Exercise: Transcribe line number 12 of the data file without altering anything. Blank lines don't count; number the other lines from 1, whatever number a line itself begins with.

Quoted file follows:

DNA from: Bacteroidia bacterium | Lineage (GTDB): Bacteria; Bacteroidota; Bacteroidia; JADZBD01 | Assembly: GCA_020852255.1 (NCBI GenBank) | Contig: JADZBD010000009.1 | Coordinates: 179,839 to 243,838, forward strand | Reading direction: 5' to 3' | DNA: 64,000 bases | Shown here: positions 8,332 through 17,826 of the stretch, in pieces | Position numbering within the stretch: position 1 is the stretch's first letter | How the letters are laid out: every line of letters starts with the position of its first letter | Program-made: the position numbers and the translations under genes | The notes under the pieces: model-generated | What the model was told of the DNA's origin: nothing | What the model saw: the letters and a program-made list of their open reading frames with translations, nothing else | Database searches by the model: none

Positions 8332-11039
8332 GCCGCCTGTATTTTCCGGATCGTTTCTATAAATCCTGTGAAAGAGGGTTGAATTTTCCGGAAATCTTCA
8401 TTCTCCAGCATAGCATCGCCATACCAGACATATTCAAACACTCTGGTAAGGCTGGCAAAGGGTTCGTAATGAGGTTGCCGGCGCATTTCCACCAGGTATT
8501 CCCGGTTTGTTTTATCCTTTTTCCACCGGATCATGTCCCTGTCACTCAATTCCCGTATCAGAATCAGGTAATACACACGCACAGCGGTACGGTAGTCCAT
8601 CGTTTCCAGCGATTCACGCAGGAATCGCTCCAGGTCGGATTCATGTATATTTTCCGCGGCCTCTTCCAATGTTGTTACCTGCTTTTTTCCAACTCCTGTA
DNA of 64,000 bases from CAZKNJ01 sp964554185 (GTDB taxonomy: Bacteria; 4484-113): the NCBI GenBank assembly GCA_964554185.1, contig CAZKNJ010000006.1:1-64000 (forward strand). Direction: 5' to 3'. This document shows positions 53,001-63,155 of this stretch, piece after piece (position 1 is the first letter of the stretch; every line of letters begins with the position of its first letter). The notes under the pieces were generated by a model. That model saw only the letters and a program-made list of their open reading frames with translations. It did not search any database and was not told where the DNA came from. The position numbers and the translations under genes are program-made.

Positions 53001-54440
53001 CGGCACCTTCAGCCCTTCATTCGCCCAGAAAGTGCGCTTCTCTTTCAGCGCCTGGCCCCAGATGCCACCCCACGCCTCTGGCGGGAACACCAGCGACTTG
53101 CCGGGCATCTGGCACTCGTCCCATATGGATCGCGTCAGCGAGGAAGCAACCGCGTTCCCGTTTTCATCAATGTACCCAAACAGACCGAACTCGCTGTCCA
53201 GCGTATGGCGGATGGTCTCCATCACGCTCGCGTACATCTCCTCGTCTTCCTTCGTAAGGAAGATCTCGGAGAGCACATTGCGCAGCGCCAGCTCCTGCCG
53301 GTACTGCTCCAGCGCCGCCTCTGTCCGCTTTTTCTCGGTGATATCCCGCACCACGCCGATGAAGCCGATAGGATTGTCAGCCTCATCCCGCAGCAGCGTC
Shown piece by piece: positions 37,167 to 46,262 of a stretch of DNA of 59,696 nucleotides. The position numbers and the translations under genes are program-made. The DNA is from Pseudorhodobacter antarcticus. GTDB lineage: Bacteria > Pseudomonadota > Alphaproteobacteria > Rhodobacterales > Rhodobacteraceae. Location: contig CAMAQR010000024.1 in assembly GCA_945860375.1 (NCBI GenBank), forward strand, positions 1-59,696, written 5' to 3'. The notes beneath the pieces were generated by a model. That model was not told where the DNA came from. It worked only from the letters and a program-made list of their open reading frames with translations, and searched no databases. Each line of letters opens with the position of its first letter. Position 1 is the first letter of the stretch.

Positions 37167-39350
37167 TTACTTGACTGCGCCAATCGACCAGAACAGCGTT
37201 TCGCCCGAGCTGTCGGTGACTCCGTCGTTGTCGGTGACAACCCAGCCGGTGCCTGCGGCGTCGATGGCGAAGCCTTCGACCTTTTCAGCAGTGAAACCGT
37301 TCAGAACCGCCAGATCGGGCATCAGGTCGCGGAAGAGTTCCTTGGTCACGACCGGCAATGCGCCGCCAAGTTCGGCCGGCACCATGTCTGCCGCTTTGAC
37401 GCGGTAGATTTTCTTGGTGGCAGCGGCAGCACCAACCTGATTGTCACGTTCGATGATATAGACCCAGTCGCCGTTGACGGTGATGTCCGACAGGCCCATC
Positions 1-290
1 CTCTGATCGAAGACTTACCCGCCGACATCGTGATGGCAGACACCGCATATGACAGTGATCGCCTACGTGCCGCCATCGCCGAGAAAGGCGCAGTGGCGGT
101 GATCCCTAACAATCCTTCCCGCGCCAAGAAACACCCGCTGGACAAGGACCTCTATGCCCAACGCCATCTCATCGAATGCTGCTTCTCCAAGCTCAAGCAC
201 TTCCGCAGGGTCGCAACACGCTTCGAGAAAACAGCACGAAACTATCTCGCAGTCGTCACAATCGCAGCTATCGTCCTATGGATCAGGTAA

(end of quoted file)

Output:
53301 GTACTGCTCCAGCGCCGCCTCTGTCCGCTTTTTCTCGGTGATATCCCGCACCACGCCGATGAAGCCGATAGGATTGTCAGCCTCATCCCGCAGCAGCGTC